The March 2018 edition of Wiring Matters Magazine is out now, lets take a quick look at what’s inside this issue.
IET Electrical website – New for 2018
IET are launching a new Electrical site, which is mobile responsive, will offer an easier subscriptions process to Wiring Matters magazine, and will be much easier to navigate. The website is due to launch by the end of this month. In the meantime, you might see some changes on a few pages, such as the Shop – which, in early March, will be updated with 18th Edition books ready for you to pre-order.
Why cash is king in construction
Adam Fernandes, from UHY Hacker Young, provides advice about how to manage the accounting for your business ahead of the new tax year. Have you found yourself in the middle of a complex supply chain? Have you paid out on materials and labour costs and are yet to receive your initial deposit or valuation payment? When you are suffering from negative cash flow, situations like the above can take down even the most profitable of construction businesses and this is why cash flow is so important.
Interview with Allan Burns – Author
Wiring Matters interviews Allan Burns, the author of the IET’s Guide to Smart Homes for Electricians.
Connected Systems video: understanding the systems underpinning smart homes
In October 2016, IET published Code of Practice for Connected Systems Integration in Buildings. They are continuing to see a lot of interest around smart homes and the connected systems that are required to make a smart home work. However, despite the interest, there seems to be a lack of confidence in how to go about implementing such connected systems.
More detail’s on all of this month’s story’s can be found here.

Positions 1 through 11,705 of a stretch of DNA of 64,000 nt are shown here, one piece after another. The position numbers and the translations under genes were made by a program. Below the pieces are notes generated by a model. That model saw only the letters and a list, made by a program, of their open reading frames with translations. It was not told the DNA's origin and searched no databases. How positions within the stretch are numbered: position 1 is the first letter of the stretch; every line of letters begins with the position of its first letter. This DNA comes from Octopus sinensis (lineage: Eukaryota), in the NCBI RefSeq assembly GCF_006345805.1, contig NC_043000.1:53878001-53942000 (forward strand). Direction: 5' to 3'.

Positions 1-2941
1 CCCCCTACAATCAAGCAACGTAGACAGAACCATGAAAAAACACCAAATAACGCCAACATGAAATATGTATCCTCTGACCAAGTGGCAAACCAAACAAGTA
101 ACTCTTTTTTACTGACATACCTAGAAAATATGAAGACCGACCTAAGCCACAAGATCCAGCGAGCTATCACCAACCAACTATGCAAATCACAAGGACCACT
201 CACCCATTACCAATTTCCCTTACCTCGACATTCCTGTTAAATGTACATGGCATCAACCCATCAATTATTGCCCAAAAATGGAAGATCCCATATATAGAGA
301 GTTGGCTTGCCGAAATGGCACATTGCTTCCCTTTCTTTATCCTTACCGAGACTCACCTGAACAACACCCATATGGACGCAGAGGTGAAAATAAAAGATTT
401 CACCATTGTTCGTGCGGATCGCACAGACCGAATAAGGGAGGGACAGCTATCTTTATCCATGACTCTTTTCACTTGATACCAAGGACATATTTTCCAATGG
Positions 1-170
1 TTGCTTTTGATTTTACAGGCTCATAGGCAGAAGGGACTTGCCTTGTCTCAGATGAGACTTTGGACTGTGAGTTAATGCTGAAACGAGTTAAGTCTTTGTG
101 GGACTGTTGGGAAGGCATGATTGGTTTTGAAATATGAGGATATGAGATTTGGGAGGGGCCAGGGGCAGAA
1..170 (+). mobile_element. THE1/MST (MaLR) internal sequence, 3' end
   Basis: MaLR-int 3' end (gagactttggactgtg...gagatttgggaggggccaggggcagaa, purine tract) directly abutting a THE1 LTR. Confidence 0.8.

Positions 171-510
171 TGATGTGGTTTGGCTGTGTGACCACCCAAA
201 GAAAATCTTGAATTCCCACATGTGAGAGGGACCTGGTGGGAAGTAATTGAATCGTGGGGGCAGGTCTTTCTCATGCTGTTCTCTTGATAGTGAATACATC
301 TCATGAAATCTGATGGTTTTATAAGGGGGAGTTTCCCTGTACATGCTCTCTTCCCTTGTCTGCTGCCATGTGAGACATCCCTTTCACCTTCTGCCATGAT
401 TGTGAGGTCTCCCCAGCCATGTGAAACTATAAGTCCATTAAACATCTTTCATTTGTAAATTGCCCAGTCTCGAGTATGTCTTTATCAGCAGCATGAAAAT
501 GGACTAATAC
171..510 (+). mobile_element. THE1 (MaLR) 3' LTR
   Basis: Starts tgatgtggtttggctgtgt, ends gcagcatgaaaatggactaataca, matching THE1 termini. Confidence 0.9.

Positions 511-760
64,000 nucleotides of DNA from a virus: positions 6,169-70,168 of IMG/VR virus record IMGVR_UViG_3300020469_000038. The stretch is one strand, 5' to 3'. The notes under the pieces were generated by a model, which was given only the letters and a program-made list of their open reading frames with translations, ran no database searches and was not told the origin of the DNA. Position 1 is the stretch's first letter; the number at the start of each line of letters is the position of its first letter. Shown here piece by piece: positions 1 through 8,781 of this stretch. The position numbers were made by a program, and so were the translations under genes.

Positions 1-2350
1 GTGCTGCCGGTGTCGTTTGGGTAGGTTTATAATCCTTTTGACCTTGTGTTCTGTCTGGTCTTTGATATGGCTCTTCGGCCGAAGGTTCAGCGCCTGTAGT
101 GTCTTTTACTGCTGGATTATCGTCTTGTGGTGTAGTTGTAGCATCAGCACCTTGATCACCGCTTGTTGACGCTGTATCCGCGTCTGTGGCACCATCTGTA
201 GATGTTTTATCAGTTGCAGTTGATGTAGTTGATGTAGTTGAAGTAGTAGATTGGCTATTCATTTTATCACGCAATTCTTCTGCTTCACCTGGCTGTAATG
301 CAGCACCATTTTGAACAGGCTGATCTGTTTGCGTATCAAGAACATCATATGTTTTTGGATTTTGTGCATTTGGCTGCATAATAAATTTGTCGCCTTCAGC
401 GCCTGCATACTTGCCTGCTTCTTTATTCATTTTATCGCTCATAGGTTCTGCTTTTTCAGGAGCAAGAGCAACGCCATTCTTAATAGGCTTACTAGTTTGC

In its first major round of venture capital financing, Manchester-based Upside Energy attracted £5.5 million in order to grow its team and speed up the commercialisation and deployment of its cloud-based smart-grid platform.
Upside Energy has developed a technology that connects and benefits both suppliers and users, while reducing carbon emissions.
While the market for renewable power such as wind and solar is growing, these come from multiple sources and are intermittent. This makes it harder for power stations to generate electricity consistently.
Upside Energy’s platform aggregates the energy stored in everyday connected devices, such as batteries and hot water tanks, to create a virtual energy store that can be drawn on as needed.
For National Grid – Upside Energy’s first customer – this means it can better balance electricity supply and demand from renewable sources.
Customers can also save on their energy costs or earn revenue if they avoid using electricity during peak times.
Funding and support
In addition to providing access to business connections and mentoring, Innovate UK has supported Upside Energy in multiple collaborative research and development projects.
Upside Energy is currently involved in an Innovate UK-funded project.
It is part of a £2.9 million consortium to develop a physical and digital network to integrate systems that will enable the balancing of heating, cooling, electricity, and carbon, via a low-cost approach.
The Marine Management Organisation (MMO) has issued a comprehensive decision for the IFA2 (Interconnexion France-Angleterre) project under the TEN-E Regulations, after it attained all of the required statutory consents in UK consenting regime.
The IFA2 interconnector is a 1,000mw high voltage direct current (HVDC) link, which will run from Normandy in France to Hampshire in England. The project is being carried out by National Grid IFA2 Ltd and RTE.
MMO Senior Marine Licensing Manager Matthew Kinmond said:
This is the first comprehensive decision from the MMO under the TEN-E Regulations and the first in the UK for a cross-border and multiple consenting regime interconnector project. It represents a major milestone for the IFA2 project.
Dave Luetchford Head of IFA2 from National Grid said:
Enhancing Great Britain’s energy connection to France will bring a number of benefits, including increasing security of electricity supplies for both countries and providing opportunities for shared use of renewable energy.